1 Department of Environmental Engineering, Technical University of Denmark2 Residual Resource Engineering, Department of Environmental Engineering, Technical University of Denmark3 Universidad Autonoma de Barcelona4 Centro Tecnológico del Mar – Fundación CETMAR5 Institute of Agri-food Research and Technology6 Universitat Rovira i Virgili7 Universitat Rovira i Virgili
As compost use in agriculture increases, there is an urgent need to evaluate the specific environmental benefits and impacts as compared with other types of fertilizers and soil amendments. While the environmental impacts associated with compost production have been successfully assessed in previous studies, the assessment of the benefits of compost on plant and soil has been only partially included in few published works. In the present study, we reviewed the recent progresses made in the quantification of the positive effects associated to biowaste compost use on land by using life cycle assessment (LCA). A total of nine environmental benefits were identified in an extensive literature review and quantitative figures for each benefit were drawn and classified into short-, mid-, and long-term. The major findings are the following: (1) for nutrient supply and carbon sequestration, the review showed that both quantification and impact assessment could be performed, meaning that these two benefits should be regularly included in LCA studies. (2) For pest and disease suppression, soil workability, biodiversity, crop nutritional quality, and crop yield, although the benefits were proved, quantitative figures could not be provided, either because of lack of data or because the benefits were highly variable and dependent on specific local conditions. (3) The benefits on soil erosion and soil moisture could be quantitatively addressed, but suitable impact assessment methodologies were not available. (4) Weed suppression was not proved. Different research efforts are required for a full assessment of the benefits, apart from nutrient supply and carbon sequestration; additional impact categories—dealing with phosphorus resources, biodiversity, soil losses, and water depletion—may be needed for a comprehensive assessment of compost application. Several of the natural mechanisms identified and the LCA procedures discussed in the paper could be extensible to other organic fertilizers and compost from other feedstocks.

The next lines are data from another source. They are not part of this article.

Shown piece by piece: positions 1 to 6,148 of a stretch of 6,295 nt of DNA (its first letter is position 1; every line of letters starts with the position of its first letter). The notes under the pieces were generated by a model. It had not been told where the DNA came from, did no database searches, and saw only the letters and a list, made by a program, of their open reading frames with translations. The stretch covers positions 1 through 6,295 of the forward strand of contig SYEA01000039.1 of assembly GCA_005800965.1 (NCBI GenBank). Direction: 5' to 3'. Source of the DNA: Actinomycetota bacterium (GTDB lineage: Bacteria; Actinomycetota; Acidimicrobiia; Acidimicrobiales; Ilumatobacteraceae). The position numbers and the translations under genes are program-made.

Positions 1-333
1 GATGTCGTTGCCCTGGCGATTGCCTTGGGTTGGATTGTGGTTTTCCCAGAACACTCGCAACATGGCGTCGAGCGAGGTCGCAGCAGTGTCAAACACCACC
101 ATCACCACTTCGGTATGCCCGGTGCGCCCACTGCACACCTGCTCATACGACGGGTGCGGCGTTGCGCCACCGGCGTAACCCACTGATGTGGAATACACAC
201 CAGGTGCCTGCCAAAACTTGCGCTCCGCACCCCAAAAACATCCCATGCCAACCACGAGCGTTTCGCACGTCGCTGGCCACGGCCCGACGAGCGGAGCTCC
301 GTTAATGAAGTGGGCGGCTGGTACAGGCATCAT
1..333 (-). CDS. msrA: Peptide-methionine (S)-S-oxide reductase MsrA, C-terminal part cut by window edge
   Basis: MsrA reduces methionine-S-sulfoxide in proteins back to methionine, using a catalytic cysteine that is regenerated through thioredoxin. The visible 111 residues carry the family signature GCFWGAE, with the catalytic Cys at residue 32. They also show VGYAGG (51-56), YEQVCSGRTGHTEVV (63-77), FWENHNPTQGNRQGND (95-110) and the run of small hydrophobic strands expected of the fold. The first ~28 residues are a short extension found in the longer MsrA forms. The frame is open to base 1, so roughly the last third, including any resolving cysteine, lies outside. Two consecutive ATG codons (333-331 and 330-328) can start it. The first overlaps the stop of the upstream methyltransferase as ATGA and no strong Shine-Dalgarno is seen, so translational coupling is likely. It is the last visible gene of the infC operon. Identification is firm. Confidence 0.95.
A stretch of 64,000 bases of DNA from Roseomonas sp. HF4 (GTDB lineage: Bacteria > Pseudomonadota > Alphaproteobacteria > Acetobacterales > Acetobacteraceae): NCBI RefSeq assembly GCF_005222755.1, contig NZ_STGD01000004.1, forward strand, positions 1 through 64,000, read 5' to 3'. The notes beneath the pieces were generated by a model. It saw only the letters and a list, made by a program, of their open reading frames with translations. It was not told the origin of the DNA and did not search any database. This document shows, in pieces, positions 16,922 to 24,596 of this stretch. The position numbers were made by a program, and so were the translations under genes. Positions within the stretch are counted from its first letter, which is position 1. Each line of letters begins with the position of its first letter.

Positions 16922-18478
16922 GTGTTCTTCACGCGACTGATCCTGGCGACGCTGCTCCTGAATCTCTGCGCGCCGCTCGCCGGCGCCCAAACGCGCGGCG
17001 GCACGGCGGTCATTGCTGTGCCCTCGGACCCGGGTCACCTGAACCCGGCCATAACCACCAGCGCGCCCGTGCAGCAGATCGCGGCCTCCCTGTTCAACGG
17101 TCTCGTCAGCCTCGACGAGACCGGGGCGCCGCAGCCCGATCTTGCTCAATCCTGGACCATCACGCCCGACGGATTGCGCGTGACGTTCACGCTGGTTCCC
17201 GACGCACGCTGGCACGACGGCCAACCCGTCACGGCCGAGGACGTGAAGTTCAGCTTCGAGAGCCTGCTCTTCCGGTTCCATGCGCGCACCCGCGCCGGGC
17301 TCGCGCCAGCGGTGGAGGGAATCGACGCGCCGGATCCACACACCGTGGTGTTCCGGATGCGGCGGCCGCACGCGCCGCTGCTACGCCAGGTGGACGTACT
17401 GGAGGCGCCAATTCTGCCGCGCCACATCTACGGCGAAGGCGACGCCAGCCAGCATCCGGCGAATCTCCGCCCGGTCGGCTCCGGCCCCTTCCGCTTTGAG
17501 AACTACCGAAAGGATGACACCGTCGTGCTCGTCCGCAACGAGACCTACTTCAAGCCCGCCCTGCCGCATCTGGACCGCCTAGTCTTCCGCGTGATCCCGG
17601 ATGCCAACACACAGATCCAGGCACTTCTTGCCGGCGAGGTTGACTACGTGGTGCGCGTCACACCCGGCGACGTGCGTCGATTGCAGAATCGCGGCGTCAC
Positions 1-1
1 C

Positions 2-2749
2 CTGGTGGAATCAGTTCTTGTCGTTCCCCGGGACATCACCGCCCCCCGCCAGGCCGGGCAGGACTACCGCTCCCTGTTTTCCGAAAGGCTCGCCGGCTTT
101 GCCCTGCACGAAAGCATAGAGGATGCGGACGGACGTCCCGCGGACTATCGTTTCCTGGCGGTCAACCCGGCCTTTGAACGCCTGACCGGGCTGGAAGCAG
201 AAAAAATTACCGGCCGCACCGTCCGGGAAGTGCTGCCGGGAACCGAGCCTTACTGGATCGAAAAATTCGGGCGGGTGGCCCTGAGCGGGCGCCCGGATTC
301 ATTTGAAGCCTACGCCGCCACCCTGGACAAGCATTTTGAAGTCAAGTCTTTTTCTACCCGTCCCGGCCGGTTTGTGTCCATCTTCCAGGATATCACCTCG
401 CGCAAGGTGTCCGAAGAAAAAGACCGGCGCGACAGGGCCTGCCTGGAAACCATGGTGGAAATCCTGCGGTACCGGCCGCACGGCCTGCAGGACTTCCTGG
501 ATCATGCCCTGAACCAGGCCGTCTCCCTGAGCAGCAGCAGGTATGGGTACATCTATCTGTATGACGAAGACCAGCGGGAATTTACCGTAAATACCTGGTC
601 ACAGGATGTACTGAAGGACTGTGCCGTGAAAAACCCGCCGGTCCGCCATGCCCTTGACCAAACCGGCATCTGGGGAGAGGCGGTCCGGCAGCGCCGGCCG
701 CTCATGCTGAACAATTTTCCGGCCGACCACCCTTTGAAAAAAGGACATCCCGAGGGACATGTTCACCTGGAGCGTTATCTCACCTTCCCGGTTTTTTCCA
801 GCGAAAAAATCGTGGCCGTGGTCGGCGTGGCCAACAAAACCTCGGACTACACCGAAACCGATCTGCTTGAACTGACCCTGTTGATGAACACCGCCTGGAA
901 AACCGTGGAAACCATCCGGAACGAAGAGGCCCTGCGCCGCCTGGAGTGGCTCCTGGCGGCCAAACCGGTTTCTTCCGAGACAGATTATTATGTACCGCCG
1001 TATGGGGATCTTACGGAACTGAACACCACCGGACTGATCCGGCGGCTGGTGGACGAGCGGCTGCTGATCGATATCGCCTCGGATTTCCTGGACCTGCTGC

Agronomy for Sustainable Development, 2013, Vol 33, Issue 4, p. 721-732